Lembah Pantai MP Fahmi Fadzil recently asked the minister about the technology neutrality aspect of the existing spectrum. Annuar explained that the telcos technically could roll out 5G using their existing spectrum but they were not permitted as it will affect DNB’s wholesale model. The Malaysian Communications and Multimedia Commission (MCMC) had recently removed the technology neutrality aspect of the current spectrum which limits their spectrum use up to 4G. Annuar said this is something that can be relooked at in depth.

At the moment, DNB has yet to secure a commercial wholesale deal with telcos but it has assured that its network is ready for service on the 15th December 2021. Before the Reference Access Offer (RAO) is finalised, DNB is offering free 5G access to telcos until 31st March 2022. So far, only TM has committed to offering 5G user trial which will be offered to Unifi Mobile postpaid users.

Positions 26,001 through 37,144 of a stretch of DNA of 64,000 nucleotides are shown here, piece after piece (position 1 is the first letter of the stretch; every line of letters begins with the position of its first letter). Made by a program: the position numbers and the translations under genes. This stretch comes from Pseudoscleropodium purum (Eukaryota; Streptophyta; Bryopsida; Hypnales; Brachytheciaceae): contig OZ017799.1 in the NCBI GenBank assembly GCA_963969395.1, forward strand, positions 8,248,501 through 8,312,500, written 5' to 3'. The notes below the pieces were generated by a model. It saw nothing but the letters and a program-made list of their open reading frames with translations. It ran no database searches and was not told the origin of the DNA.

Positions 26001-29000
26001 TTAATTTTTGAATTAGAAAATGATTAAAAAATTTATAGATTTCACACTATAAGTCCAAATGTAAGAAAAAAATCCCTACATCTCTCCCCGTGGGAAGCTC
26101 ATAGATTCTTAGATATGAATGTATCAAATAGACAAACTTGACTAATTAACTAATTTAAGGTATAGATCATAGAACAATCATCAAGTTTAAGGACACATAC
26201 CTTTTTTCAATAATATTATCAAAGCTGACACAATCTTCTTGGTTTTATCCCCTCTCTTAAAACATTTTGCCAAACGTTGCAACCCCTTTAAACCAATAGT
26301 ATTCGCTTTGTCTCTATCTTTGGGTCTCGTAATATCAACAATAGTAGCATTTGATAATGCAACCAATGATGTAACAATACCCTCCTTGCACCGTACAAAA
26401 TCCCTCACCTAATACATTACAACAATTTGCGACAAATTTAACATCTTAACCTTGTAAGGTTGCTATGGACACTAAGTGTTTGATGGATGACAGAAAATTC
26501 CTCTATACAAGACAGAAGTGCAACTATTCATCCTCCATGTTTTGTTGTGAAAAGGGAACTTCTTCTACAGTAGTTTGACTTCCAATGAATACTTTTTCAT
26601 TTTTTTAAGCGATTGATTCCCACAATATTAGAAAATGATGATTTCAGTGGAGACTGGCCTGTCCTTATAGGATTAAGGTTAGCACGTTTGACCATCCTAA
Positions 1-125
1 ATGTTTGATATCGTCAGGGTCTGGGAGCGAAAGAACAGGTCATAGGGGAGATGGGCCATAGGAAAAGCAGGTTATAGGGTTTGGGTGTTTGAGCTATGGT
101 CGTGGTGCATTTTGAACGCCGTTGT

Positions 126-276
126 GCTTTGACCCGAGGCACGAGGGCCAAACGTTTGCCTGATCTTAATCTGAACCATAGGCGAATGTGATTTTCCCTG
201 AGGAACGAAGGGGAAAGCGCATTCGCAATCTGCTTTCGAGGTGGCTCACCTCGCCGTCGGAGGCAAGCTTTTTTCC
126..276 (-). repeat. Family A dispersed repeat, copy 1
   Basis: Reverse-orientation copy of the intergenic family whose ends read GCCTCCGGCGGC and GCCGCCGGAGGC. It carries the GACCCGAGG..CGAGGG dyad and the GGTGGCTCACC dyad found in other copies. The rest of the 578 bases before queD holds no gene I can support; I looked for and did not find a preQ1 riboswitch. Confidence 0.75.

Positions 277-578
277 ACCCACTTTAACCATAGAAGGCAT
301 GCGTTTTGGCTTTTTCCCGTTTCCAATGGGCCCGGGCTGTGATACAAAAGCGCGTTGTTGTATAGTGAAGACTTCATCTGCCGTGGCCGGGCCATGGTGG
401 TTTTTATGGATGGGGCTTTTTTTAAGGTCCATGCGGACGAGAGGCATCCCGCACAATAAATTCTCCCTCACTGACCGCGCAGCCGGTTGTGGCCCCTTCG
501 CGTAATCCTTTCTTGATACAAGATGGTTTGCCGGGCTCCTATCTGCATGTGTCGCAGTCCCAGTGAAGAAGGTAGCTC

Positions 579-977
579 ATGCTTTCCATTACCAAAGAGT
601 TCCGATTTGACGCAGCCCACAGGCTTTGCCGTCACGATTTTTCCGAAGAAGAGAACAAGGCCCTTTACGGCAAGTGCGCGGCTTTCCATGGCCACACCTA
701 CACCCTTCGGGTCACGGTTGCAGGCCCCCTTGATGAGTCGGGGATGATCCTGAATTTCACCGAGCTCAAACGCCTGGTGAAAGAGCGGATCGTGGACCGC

Even before DNB was announced, local telcos including Celcom, Maxis, TM, Digi and U Mobile have announced collaborations to share their networks to enable the cost-effective and efficient rollout of 5G in Malaysia. Early this year, Celcom, Digi and Maxis have also signed an agreement to develop and share fibre infrastructure to deploy fibre backhaul to mobile base stations to improve 4G connectivity.

Under the previous Pakatan Harapan administration, Malaysia was supposed to launch 5G services in Q3 2020 through a private-led consortium. Malaysia currently lags behind its neighbours in the 5G race and it appears that commercial availability will be delayed further if telcos are reluctant to sign with DNB.